For example, if it’s been determined that Driver A was responsible for 25% of the accident and Driver B was 75% responsible, Drive A is only entitled to receive 75% of their damages.

When seeking compensation for a car accident, insurance companies are sure to claim limited liability if the circumstances even remotely allow them to. This highlights the importance of having a savvy car accident attorney during the negotiation phase to ensure you receive the best settlement offer possible.

If your case goes to trial, the judge or jury will determine who was at fault for the accident and to what degree. Just as with insurance company negotiations, it’s crucial to have a personal injury car accident lawyer fighting for your right to fair compensation.

Indiana Car Accidents Involving a Government Entity

While some car accident claims could prove difficult when all parties involved are private citizens, the process to seek compensation becomes a bit more complicated if the defendant is a government employee and the accident occurred while they were performing the duties of their job. Since the defendant is considered a government entity, different laws apply.

Indiana’s Tort Claims Act (ITCA) states that to file a claim against a government entity, the plaintiff must inform the appropriate government agency within 180 days of the incident by filing a Notice of Tort claim.

Personal injury lawsuits of this type typically require the legal expertise of a car accident lawyer and it’s advised to consult with a legal professional before moving forward. Modified comparative fault plays no role in a claim against a government entity, so you would have the burden of proving that the other driver was 100% negligent.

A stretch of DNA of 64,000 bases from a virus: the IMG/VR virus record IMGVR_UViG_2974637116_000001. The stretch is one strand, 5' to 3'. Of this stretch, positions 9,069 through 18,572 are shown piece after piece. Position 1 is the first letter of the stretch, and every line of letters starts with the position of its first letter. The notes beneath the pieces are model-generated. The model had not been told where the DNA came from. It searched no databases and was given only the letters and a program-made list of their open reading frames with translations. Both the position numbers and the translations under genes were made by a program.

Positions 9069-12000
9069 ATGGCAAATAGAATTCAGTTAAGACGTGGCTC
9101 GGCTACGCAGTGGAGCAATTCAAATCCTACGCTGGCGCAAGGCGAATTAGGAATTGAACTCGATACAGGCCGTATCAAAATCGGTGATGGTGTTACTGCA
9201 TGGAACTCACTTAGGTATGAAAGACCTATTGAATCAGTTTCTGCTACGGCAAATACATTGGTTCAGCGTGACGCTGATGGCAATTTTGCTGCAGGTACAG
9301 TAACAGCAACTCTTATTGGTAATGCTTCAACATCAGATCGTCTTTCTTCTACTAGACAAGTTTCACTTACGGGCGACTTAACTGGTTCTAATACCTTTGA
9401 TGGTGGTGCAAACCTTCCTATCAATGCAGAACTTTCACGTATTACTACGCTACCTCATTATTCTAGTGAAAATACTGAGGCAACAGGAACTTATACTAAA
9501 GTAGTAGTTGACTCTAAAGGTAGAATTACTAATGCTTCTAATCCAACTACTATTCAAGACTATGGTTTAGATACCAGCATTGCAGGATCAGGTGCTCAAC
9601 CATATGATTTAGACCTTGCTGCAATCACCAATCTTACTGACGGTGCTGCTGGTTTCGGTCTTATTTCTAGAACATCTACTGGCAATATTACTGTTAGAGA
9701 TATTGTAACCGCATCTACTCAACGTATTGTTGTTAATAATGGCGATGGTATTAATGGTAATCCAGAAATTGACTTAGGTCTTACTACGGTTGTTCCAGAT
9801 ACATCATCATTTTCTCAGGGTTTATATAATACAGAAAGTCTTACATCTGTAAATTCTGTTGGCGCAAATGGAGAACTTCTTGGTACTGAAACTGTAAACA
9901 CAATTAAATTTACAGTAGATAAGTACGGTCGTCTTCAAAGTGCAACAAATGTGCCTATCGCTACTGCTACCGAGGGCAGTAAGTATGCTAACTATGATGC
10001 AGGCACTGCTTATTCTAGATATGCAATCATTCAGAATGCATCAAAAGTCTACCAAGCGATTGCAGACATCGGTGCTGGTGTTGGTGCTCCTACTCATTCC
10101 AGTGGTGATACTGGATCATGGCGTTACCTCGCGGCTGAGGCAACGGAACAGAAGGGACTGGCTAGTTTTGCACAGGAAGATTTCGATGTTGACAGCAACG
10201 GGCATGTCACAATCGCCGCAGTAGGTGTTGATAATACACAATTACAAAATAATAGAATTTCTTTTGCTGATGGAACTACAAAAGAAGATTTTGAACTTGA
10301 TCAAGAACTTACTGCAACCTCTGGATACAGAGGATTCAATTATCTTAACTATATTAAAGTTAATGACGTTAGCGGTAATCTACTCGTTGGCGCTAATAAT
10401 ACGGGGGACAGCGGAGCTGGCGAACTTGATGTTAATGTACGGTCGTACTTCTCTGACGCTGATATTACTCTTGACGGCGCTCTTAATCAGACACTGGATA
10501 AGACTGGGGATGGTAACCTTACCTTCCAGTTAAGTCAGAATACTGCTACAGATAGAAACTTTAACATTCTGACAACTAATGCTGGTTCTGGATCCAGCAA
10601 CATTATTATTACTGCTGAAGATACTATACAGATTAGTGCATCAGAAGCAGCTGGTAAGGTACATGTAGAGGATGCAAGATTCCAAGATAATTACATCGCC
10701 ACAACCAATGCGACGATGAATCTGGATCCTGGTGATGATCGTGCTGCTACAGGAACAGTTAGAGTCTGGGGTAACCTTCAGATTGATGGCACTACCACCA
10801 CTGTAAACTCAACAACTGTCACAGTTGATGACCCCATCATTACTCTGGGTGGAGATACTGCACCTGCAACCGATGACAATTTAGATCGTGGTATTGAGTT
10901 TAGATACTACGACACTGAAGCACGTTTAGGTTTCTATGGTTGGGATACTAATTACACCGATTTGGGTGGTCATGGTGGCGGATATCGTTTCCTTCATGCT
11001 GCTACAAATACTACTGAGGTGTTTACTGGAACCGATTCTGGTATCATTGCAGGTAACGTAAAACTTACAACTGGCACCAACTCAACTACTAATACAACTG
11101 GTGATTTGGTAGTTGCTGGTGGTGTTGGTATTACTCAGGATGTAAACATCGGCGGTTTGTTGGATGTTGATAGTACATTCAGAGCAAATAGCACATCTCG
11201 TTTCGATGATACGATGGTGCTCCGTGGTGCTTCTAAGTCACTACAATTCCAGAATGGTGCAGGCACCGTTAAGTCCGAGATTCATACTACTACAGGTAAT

Indiana Statute of Limitations for Car Accident Lawsuits

Indiana Statute of Limitations for Car Accident Lawsuits

Indiana law allows a two-year window for a personal injury car accident lawsuit to be filed. The clock starts ticking on the date of the accident. However, Indiana’s statute of limitations does include a few exceptions:

  • Delayed discovery of injuries: Not all car accident injuries are immediately noticeable. The shock of the collision could flood the injured party’s body with adrenaline, which can mask pain. Some soft tissue injuries, like whiplash, may not make themselves apparent for several days after the accident.
  • Minors: If a minor child was a passenger when the accident occurred, and they were injured, the statute of limitations doesn’t begin until they are 18 years old.

While two years may seem like a long time to file a car accident claim, plaintiffs shouldn’t hesitate. Gathering evidence to prove both negligence and damages can be a time-consuming task. Don’t risk the clock running out on your ability to recover damages. Contact a car accident attorney sooner rather than later.

Indiana Car Accident Laws: Let a Legal Expert Help You Receive Compensation

A car accident, especially a severe one, can turn your world upside down. Doctor’s appointments, surgeries, and rehabilitative care can keep you out of work for a while. Unfortunately, your medical bills can pile up while all of your everyday living expenses don’t automatically go on pause simply because you’ve been injured.

While you’re on the mend, let an Indiana car accident attorney handle the legal stuff. Yosha Law is dedicated to ensuring you receive compensation for all your economic and non-economic damages. Don’t leave money on the table. Contact us today for a free consultation.